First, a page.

David Martinez will support BBVA’s takeover bid for Sabadell

The move would demonstrate that the share swap proposed by BBVA would attract the interest of large shareholders of the Catalan bank, which has a highly fragmented capital.

A big blow for Sabadell in his fight to continue fighting on his own. David Martinez main individual shareholder of Sabadell, will support the BBVA hostile takeover proposal published yesterday Bloomberg citing strong close ties to the financier.

David Martinez controlsup to 3.495% of Sabadell’s capital and the only own director which is part of Sabadell’s highest governing body. His holdings trail only the manager of BlackRock, which owns 3.83%, and Vanguard, which holds 3.76%.

The initial support of this shareholder will demonstrate that the premium offered by BBVA can be sufficient to attract large investors from Sabadell.

Carlos Torres, President of BBVA, just a few days ago, presenting the takeover offer to the market, assured that “some investors” They expressed interest in ensuring that the proposal to the board of directors was addressed to all shareholders.

Upon hearing this news, BBVA’s ADRs on Wall Street registered a sharp move. They rose 1.71%, but then growth fell to 1%.

Martinez financier from New York which represents the interests of the wealthiest families of Monterrey (Mexico) through Fintech Advisory.


David Martinez did not participate in the vote that Sabadell’s board of directors decided on May 6 whether to accept BBVA’s merger proposal before it turned into a hostile takeover bid. He declared a potential conflict of interest because he was a director and the first individual shareholder.

There are two things that work in BBVA’s favor about this acquisition.

The first is obvious – the absence of a reference block of Sabadell shareholders. Since high-ranking representatives of the Catalan bourgeoisie, such as the president of Mango and José Manuel Lara (Planet) sold their titles several years before the pandemic, The jar lacks a hard core.

And secondly, that BBVA and Sabadell share in their shareholders up to 71 institutional investors. Both banks have large investment and pension managers under their capital and this is critical when it comes to securing support.

These funds generally believe that the sum of the two banks is worth more than each individually, but they are trusting their decision to the evolution of BBVA shares in the coming months. “The offer is currently attractive, But the decision (whether to go for a takeover bid or not) will depend on what may happen in the market in the coming months,” explains a major Spanish investor involved in both banks. “The main problem will be if the price of BBVA falls below nine euros,” he adds.

It so happens that the voting policies of large fund managers such as BlackRock, Vanguard and Norges Bank, As a rule, they do not support the defensive maneuvers of oppressed companies, as published by EXPANSIÓN.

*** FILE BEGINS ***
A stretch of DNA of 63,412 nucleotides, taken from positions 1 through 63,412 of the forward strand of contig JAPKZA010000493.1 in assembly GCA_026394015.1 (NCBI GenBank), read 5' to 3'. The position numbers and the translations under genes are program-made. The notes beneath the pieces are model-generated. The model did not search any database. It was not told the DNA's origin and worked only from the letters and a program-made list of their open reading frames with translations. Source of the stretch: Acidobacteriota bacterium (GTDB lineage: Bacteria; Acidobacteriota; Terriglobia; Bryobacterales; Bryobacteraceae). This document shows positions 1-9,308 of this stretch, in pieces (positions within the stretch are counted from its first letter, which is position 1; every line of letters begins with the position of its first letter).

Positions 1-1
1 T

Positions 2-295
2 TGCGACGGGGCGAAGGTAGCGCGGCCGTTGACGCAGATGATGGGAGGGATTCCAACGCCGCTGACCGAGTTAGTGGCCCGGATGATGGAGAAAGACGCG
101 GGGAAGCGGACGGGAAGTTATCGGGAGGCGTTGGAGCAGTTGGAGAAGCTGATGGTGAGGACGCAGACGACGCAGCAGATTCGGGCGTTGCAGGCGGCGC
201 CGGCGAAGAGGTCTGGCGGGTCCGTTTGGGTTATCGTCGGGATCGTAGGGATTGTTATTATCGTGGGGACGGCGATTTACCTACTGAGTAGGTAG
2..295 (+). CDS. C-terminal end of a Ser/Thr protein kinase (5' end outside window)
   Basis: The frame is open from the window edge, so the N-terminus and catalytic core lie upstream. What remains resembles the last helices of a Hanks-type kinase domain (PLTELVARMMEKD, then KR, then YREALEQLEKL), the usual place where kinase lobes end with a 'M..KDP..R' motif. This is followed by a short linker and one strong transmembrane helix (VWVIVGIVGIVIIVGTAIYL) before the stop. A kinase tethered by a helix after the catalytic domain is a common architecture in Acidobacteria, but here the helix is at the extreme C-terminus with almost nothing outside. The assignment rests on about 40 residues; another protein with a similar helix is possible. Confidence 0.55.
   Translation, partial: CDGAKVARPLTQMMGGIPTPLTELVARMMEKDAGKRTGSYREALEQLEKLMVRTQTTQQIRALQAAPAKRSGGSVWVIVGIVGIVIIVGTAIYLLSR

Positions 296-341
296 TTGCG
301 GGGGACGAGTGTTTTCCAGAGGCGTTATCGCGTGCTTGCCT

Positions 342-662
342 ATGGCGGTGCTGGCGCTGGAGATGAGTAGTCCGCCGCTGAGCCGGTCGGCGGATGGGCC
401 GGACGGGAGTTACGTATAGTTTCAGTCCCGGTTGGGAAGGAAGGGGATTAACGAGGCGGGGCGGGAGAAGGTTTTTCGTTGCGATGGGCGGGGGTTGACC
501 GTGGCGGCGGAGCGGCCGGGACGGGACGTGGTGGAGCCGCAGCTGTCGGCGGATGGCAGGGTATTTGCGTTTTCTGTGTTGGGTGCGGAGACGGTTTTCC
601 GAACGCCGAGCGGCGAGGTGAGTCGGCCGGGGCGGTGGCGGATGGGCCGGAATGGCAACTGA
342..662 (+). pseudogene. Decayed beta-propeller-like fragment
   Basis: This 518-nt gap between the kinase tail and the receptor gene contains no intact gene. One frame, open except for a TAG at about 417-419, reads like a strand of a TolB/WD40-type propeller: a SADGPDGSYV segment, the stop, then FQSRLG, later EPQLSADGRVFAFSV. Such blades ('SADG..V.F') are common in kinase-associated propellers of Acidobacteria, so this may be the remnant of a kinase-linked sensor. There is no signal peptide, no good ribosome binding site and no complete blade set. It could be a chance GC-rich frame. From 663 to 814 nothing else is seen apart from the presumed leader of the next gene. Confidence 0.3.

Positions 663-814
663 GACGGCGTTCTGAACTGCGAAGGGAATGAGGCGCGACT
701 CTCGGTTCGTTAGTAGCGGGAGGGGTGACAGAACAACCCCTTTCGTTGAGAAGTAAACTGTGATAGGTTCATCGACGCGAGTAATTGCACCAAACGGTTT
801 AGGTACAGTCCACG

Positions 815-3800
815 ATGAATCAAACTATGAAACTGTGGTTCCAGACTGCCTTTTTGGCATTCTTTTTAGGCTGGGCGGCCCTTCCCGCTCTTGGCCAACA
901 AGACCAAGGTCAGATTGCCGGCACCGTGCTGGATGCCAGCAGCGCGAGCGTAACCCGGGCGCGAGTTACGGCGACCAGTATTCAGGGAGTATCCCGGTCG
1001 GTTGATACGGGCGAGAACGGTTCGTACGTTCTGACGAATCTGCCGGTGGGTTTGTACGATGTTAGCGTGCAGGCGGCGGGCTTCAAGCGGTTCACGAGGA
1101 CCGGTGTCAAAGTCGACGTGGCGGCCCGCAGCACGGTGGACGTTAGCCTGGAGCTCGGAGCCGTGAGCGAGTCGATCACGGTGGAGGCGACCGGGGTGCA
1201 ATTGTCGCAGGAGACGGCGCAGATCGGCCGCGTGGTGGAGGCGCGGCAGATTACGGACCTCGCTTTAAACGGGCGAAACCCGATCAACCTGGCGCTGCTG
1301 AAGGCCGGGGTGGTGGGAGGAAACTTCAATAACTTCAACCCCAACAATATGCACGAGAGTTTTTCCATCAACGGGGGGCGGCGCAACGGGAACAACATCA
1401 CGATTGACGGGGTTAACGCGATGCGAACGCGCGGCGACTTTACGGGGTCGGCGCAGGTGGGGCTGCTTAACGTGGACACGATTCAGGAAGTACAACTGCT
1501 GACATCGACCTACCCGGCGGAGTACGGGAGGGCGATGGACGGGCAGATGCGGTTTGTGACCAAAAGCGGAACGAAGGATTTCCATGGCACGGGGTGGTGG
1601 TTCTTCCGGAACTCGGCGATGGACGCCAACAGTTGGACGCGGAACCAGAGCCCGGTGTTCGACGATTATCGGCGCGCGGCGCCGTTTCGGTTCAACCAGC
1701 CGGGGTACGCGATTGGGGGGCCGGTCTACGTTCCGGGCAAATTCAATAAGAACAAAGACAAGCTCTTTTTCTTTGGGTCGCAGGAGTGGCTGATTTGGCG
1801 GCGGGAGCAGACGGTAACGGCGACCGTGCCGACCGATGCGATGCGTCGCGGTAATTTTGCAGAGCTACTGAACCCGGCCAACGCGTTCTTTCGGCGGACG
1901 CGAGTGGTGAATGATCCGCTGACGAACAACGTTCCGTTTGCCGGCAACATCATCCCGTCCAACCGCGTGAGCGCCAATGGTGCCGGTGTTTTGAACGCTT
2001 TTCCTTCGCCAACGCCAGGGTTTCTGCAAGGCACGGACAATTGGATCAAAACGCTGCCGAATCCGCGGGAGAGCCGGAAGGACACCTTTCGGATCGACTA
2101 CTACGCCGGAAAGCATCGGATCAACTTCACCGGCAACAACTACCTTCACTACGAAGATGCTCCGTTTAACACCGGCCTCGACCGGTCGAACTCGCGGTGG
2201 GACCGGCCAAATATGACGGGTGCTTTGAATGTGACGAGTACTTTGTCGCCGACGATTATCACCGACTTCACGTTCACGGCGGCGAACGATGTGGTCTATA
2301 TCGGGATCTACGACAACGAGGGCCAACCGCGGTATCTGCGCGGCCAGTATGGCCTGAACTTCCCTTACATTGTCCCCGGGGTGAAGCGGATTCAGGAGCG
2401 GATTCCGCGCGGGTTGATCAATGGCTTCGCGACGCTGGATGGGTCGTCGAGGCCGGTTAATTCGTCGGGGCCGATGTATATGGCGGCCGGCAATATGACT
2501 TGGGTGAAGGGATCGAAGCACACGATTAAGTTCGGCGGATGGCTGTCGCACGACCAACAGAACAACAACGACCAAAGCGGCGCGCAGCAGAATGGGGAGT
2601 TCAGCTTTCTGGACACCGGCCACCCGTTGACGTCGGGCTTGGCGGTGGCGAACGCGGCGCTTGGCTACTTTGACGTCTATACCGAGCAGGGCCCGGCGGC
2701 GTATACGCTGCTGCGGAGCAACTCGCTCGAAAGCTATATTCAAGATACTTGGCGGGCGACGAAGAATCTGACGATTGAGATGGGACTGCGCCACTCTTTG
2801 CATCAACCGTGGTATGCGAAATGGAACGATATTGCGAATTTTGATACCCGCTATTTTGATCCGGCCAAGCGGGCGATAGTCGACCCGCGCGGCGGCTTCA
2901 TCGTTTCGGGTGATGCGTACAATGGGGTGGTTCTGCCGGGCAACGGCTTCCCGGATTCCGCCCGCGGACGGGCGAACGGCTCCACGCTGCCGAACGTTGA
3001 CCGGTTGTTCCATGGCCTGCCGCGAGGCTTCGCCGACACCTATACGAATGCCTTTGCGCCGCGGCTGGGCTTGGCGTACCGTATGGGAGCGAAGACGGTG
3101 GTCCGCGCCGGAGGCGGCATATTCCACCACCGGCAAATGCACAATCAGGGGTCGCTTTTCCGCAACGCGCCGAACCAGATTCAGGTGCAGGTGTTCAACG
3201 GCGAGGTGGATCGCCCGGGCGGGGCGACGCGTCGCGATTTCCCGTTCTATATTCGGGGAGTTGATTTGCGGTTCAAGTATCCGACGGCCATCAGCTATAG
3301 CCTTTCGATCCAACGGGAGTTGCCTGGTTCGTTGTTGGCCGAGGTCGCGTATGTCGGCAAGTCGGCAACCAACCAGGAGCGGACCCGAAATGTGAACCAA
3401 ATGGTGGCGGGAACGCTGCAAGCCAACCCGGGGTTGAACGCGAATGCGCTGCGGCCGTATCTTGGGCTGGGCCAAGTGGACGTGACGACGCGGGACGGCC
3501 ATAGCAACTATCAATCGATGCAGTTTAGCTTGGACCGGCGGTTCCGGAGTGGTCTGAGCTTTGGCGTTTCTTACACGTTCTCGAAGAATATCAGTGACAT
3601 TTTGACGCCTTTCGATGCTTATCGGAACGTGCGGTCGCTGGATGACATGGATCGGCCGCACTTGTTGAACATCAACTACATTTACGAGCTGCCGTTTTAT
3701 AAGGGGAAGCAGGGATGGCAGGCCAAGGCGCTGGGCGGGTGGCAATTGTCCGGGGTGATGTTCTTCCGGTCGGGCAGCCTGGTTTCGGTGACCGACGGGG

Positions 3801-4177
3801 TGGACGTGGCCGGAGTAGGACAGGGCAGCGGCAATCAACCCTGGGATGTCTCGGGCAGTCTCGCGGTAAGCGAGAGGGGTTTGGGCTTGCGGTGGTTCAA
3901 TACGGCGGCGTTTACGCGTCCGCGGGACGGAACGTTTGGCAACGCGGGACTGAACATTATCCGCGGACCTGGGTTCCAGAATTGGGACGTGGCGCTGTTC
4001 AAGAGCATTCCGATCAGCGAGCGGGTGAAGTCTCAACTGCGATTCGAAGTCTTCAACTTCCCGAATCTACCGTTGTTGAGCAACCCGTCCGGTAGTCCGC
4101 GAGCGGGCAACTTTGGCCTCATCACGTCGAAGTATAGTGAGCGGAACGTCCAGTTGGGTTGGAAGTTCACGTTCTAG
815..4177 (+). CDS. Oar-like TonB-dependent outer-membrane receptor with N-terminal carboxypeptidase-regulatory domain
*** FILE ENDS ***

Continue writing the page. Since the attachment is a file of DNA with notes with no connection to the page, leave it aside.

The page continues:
For now, the government’s refusal to carry out the operation speaks in Sabadell’s favor. And a high concentration of retailers in the capital. 200,000 small investors account for 48% of capital. and they tend to be guided by the advice of the council. Half of them live in Catalonia and the Valencian Community.

David Martinez entered Sabadell’s capital ten years ago through a 1,400 million capital increase with Colombian tycoon Jaime Gilinsky, who sold his last shares in 2019. Martinez now owned 5% of the capital. After the departure of the Colombian, Martinez remained the only supporting shareholder.

This financier invested about 375 million in different phases.

After years of hidden losses, the stock market’s strong rally over the past three years, especially in recent days as a result of the takeover bid, has allowed it to bounce back from those red numbers. Current quote will exceed the purchase price paid for by David Martinez as his entry came after the company’s all-time highs.

An investor who can play a key role in the operation

Nicholas M. Saries

David Martinez (Mexico, 67) controls 3.495% of Sabadell’s capital and is the only director who is also a qualifying individual shareholder of the bank.

Ten years ago, when he had already reached 5% of the capital, Martinez joined the board of directors of Sabadell as a non-independent member.

As such, Martinez, an electrical engineer by training (like BBVA President Carlos Torres) and a former Citigroup employee, occupies a special position on the board, characterized by a strong weight of independents and executives.

His “rara avis” status was confirmed when, on May 6, he was the only Sabadell council member who did not vote on the purchase offer made by BBVA due to the existence of a possible conflict of interest.

A Mexican investor came to the attention of US authorities in 2019 due to his alleged ties to the regime of Nicolas Maduro. According to Bloomberg, one of David Martinez’s investment companies provided Venezuela with a loan of almost $300 million, so the United States was exploring the possibility of imposing sanctions.

The fine against the director of Sabadell was imposed by the Spanish National Securities Market Commission (CNMV): in 2021, it imposed a fine of 300,000 euros on Martinez for failing to fulfill his duties to inform the market about his exposure to the bank’s capital.

This former Wall Street financier, trained as a priest, manages the money of Monterrey’s wealthiest families.

At the age of 30, he founded a restructuring consulting firm, Fintech Advisory.

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